Space Telescope--European Coordinating Facility, European Southern Observatory, Karl-Schwarzschild-Str. 2, D-85748 Garching b. München, Germany
There is virtually no literature
on which method does best
with which kind of problem.
--- Julian H. Krolik 1992
Many astronomical observations consist of irregularly sampled data series, e.g., spectra from spectrographs with non-linear wavelength scales, time series of light curves or radial velocity observations. It is well known that the analysis of irregularly spaced data sets is more complicated than that of regularly spaced ones. Therefore, as a promising strategy, one might consider resampling a given irregularly sampled data series onto a regular grid, in order to use conventional tools for further analysis.
Resampling always requires some form of interpolation or, in the presence of noise, estimation, which effectively allows the construction of an ``underlying'' continuous function representing the discrete data. The goal is to use an interpolation/estimation method which preserves the relevant information as much as possible. Therefore the assumptions on which the interpolation/estimation method rests must not preclude (or predetermine) the results of the subsequent analysis.
Constructing a continuous representation of an irregularly sampled data set may have a virtue of its own, since structure present in the data is often more clearly displayed by a continuous curve than by the scattered, clumped original data points, and may therefore more readily be picked up by the eye.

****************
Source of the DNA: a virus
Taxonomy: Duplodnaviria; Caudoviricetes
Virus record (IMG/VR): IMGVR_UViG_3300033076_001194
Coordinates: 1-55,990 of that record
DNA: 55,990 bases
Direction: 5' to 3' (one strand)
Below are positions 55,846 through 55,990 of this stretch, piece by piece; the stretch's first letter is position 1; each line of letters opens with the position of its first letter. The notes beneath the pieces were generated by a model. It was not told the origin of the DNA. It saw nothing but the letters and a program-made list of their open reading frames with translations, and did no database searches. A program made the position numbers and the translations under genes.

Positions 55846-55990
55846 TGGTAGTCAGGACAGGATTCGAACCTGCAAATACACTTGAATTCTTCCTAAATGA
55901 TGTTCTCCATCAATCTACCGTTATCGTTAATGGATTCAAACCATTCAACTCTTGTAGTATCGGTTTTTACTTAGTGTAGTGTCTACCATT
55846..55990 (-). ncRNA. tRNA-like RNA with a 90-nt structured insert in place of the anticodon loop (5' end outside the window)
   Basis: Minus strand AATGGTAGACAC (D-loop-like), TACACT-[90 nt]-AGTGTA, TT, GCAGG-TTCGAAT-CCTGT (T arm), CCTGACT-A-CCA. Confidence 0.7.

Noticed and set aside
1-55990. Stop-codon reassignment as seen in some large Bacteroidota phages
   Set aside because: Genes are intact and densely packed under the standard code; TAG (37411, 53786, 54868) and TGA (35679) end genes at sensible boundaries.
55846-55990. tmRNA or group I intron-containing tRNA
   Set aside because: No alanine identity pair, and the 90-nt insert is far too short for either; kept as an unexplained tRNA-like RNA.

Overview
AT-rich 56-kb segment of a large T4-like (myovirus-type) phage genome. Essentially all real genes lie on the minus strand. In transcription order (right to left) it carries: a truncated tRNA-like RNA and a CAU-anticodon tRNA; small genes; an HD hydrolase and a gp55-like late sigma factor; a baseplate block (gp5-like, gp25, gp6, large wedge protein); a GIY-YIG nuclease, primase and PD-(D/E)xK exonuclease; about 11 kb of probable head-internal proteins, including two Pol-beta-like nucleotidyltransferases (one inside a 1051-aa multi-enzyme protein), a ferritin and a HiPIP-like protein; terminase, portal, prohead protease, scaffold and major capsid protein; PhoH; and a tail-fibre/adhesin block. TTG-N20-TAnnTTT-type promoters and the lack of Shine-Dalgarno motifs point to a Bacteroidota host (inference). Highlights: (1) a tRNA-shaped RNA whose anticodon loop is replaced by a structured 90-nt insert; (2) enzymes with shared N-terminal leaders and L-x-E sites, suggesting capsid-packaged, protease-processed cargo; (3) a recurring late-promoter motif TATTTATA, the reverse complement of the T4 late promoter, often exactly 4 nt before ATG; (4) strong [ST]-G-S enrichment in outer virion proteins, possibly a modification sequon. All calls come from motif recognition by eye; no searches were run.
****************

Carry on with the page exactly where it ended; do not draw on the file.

Numerous interpolation/estimation schemes exist, many of which generalise to the case of irregular sampling. Methods may be distinguished according to whether they are conceptually simple or complex, linear or non-linear, direct or iterative, and exact or approximate. Furthermore they may accommodate different statistical weights, respect a potentially existing non-negativity constraint, or allow an estimate of the interpolation error.
This method (Scargle 1989) is applicable to data with arbitrary sampling. It allows to explicitly compute individual Fourier coefficients. The basic formulae are generalized to the case of unequal statistical weights. The method is equivalent to least-squares estimation of a single-frequency harmonic. By computing the Fourier coefficients at all required discrete frequencies and then Fourier-transforming back, a kind of interpolation can be obtained.
The compound Fourier transform (FT) method (Meisel 1979) has been developed for gapped data. It uses a stack of individual discrete FTs. The exposition of the method is quite convoluted, and (therefore?) the method seems to be rarely used.
Kuhn (1982) considers the irregular-to-regular resampling problem, and discusses two methods for solving the resulting matrix equation. One method is apparently applicable to jittered sampling, where the interpolation problem can be treated as a perturbation problem. Small off-diagonal terms in the interpolation matrix permit an iterative solution of the matrix equation. The other, direct method is applicable to regular sampling with missing data, and exploits the fact that in this case the interpolation matrix is circulant. Swan (1982) discusses the interpolation problem as an inverse problem in the presence of noise. The irregular sampling geometry makes the interpolation matrix ill-conditioned, leading to noise-amplifications, when straightforwardly applied to the data. Swan discusses two regularization strategies.